Diane MacDonald


(posted on 26 May 2020)

Art off the Fence is an annual premier summer art show on Pender Island.  To mark it's 24th anniversary this July, the show will go on, reimagined for these discombobulated times.

We have moved from our usual one acre site on South Pender Island to the twenty-four square foot
display case at the Driftwood Centre, as well as online.

Starting Wednesday, May 27th with the Bee Project, you'll find a rotating exhibit of our artists' work in the display case in front of Talisman Books - and on Facebook and Instagram at
Art Off the Fence on Pender Island.

About the Bee Project

There are 20,000 species of bees in the world; they pollinate one third of the crops we eat; a few species are thriving, others are endangered by habitat loss, pollution and climate change.  This exhibition and sale of work by Art off the Fence artists is a celebration of the importance of bees.

Shown below are my photographic contributions to the bee project:



                              Just Cruisin'                                                 Upside Down Yoga, Upside Down World

Stay tuned - Art off the Fence will reappear in late June, again in the Driftwood showcase, with the usual eclectic variety of work that has been a feature of the outdoor show for twenty-four years.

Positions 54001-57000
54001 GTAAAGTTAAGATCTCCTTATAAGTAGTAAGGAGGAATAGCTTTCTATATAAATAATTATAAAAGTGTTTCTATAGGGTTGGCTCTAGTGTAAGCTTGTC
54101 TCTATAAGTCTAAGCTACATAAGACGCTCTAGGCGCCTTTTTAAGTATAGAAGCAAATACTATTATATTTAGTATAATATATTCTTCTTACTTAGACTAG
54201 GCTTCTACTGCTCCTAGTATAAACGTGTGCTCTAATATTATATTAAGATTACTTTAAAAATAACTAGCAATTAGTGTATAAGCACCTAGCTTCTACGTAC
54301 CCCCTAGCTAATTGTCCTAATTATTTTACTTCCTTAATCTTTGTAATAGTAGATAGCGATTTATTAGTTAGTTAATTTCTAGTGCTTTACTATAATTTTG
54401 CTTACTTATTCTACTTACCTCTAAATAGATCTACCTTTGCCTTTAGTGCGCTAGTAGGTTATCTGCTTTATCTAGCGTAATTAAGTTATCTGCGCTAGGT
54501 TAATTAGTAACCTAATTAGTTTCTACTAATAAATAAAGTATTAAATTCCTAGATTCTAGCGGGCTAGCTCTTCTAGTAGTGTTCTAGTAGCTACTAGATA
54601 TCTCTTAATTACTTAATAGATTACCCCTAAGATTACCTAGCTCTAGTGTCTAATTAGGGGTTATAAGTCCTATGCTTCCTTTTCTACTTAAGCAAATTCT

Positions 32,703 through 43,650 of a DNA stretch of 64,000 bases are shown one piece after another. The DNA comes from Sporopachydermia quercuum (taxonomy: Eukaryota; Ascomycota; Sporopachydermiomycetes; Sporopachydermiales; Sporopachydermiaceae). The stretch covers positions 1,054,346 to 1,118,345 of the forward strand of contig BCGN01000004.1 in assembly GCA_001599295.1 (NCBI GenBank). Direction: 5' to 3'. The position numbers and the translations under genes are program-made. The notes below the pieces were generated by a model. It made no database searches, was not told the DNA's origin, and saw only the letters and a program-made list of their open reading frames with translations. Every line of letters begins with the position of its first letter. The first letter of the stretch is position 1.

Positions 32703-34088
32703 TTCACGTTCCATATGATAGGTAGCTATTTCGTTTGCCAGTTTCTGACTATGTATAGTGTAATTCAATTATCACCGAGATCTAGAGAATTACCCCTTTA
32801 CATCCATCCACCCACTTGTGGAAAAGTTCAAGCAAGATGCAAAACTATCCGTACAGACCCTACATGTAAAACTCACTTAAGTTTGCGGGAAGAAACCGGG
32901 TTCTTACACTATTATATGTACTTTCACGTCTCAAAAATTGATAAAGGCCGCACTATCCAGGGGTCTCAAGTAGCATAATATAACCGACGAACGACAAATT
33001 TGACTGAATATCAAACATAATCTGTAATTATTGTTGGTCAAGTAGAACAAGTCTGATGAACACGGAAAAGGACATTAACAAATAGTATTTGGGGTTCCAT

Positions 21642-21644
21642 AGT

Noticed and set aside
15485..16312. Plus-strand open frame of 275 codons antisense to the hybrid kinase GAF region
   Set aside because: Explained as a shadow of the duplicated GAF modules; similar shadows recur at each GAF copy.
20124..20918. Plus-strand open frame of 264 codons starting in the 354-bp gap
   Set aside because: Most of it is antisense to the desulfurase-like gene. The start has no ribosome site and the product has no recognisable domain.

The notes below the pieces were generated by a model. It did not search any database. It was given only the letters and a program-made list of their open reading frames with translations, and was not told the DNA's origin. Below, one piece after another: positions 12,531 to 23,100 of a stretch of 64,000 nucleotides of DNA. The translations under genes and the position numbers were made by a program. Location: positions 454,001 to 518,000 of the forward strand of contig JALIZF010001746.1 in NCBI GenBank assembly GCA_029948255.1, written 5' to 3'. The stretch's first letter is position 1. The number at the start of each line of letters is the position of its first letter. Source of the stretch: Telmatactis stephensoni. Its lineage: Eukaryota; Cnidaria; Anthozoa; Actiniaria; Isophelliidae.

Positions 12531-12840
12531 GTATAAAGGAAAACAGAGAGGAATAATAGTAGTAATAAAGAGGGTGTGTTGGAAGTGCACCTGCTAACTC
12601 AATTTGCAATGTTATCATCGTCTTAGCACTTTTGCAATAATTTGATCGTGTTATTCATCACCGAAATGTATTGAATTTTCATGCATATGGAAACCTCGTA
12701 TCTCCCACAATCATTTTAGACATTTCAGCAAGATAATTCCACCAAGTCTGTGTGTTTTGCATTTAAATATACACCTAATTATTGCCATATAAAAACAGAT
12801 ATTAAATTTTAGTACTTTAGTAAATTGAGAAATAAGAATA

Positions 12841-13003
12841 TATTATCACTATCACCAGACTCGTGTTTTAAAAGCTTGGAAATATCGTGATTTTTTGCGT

Watch for posts on Facebook and Instagram

Art off the Fence on Pender Island




(posted on 24 Apr 2020)


Four weeks ago Victoria's Gage Gallery Arts Collective launched "Challenge Crisis with Creativity".  Each week the gallery requested images matching the following themes. Week One: Social Distancing, Week Two: Can't Stop the Spring, Week Three: Thankful For..., and Week Four:  Pandemic Connection.  


Thank you Gage Gallery for a thoughtful and fun way to help artists find ways to stay
creative through this pandemic.

Social Distancing (two images):

Is it Safe Out There?

Safe Distance

Week Two: Can't Stop the Spring (two images):

Paper Thin, Still Lovely

Paper Thin, Aging with Grace

Week Three:  Thankful for... (Three images):

Family Near and Far




Week Four has arrived and I am delighted that Gage Gallery chose to use one of my images for their call this week.


"Challenge Crisis with Creativity" is not juried and the gallery continues to accept submissions in all of the weekly categories.   








(posted on 14 Mar 2020)


A brief post-trip note - we crossed the border on Thursday just as our Provincial Health Officer, Dr. Bonnie Henry, announced that anyone returning from the US should self-isolate (that proviso has been extended to world-wide entries / returnees to Canada). After picking up groceries and flowers we returned feeling happy and fortunate.



Stay well.  Stay safe.  Find ways to laugh.






(posted on 7 Mar 2020)


The cartoon-like Leafy Sea Dragons at the Birch Aquarium in La Jolla alone make this stop worthwhile - captivating and amusing underwater wonders!


La Jolla Cove is home to pelicans, cormorants, seals, and sea lions, each claiming a special spot and ignoring the tourists' cameras.  The cormorants guard nests; male and female parents taking turns brooding.


Just off the coast at San Juan Capistrano - the "jewel of the (Spanish) missions", a calming and sublime refuge in a distracted world.